How To Eat Coconut Oil?

Adding coconut oil to your diet can be done in many ways, such as by blending it into your coffee or herbal tea, using it as a cooking oil, baking with it, mixing it into smoothies, yogurt, or oatmeal, frying with the oil, or simply eating it with a spoon! Coconut oil is a mild oil, meaning that its flavor is far from overpowering, so it can add a subtle healthy boost to many different recipes and meals. With its various vitamins and nutrients, as well as the range of healthy acids and antioxidants, many people are looking for new ways to incorporate this oil into their diet.

Aside from its uses in your diet, you can also use coconut oil in a variety of topical applications, both for your skin and hair, making it one of the most comprehensive and versatile additions to your daily or weekly health regimen!

Can You Eat Coconut Oil Before Bed?

Many people suggest eating a tablespoon of coconut oil before bed to stimulate digestion and keep your metabolism burning fat and calories while you sleep. That being said, many people also experience an energetic boost after eating coconut oil, due to its quick conversion in the body into usable energy. There are certainly no harmful health effects of consuming coconut oil right before you go to sleep, but it will all depend on the individual, and how your body reacts to this particular practice.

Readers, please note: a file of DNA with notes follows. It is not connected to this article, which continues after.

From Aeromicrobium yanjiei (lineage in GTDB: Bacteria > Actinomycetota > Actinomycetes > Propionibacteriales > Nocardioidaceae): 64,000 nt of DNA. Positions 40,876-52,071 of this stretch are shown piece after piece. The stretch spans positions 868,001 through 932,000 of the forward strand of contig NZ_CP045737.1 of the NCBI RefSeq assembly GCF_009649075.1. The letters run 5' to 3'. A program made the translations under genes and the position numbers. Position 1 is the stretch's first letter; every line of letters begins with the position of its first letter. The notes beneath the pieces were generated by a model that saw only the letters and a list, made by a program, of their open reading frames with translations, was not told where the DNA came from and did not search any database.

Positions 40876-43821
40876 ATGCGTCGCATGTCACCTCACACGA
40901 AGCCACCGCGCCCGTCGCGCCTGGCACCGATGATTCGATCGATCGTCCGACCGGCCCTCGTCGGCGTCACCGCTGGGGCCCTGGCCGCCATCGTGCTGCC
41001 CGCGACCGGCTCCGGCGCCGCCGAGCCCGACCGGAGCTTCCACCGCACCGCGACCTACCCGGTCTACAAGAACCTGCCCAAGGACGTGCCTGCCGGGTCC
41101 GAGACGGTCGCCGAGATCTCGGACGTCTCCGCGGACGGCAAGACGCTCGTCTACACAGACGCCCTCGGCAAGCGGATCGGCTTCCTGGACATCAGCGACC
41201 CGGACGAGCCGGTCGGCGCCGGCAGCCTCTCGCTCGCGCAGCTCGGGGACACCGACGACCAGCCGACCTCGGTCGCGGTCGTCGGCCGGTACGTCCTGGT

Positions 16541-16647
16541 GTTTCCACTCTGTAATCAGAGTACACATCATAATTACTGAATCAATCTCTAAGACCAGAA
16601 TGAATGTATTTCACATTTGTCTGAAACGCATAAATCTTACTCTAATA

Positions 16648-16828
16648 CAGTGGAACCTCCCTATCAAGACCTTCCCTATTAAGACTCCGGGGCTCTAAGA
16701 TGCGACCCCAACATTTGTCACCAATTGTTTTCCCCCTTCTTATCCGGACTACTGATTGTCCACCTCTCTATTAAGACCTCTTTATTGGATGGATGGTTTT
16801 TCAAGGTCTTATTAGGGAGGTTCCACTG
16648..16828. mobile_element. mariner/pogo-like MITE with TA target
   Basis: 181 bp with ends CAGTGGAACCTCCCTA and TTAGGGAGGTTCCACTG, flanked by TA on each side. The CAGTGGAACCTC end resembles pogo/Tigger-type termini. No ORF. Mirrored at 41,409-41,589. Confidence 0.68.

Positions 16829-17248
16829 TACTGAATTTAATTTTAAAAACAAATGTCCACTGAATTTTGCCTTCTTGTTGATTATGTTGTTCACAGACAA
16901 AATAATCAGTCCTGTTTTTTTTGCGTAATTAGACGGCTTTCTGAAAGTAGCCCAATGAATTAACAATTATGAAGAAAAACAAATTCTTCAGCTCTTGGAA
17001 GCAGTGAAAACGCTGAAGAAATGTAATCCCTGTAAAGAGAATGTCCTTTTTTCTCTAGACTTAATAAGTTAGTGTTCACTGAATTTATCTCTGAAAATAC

Try putting a small amount of coconut oil in a cup of herbal tea before going to sleep and see how your body reacts; if it improves your sleep and leaves you feeling rested in the morning, that’s great news! If not, try to get your coconut oil fix in the morning, but regardless of the time you eat this oil, always consume it on an empty stomach.

How to Consume Coconut Oil Orally

You can consume coconut oil in coffee or tea, mixed with your yogurt or oatmeal, as a basic cooking oil, in your smoothies, or simply eating it by the spoonful! The taste of coconut oil is rather mild, which makes it a versatile health food that can be applied in many different ways. Some people enjoy baking with coconut oil, or blending it in with their morning smoothies. There are no “wrong” ways to eat coconut oil; it all depends on your personal preference and the easiest way for you to add it to your diet.

The only thing to really consider is how much coconut oil you are consuming. You don’t want to add too much of this oil, as it can have unwanted laxative or weight gain effects, due to its various properties and components. Start with a small amount, regardless of how you choose to consume it, and then gradually increase the amount you eat once you understand how your body reacts. For most adults, it is safe to consume between 2 and 4 tablespoons per day, but start small, at about 1-2 teaspoons, and move up from there. Also, before adding this powerful oil to your diet, speak to your dietician or medical professional to ensure that it is a wise choice, given your other health conditions or concerns.

Is Eating Coconut Oil Good for Weight Loss?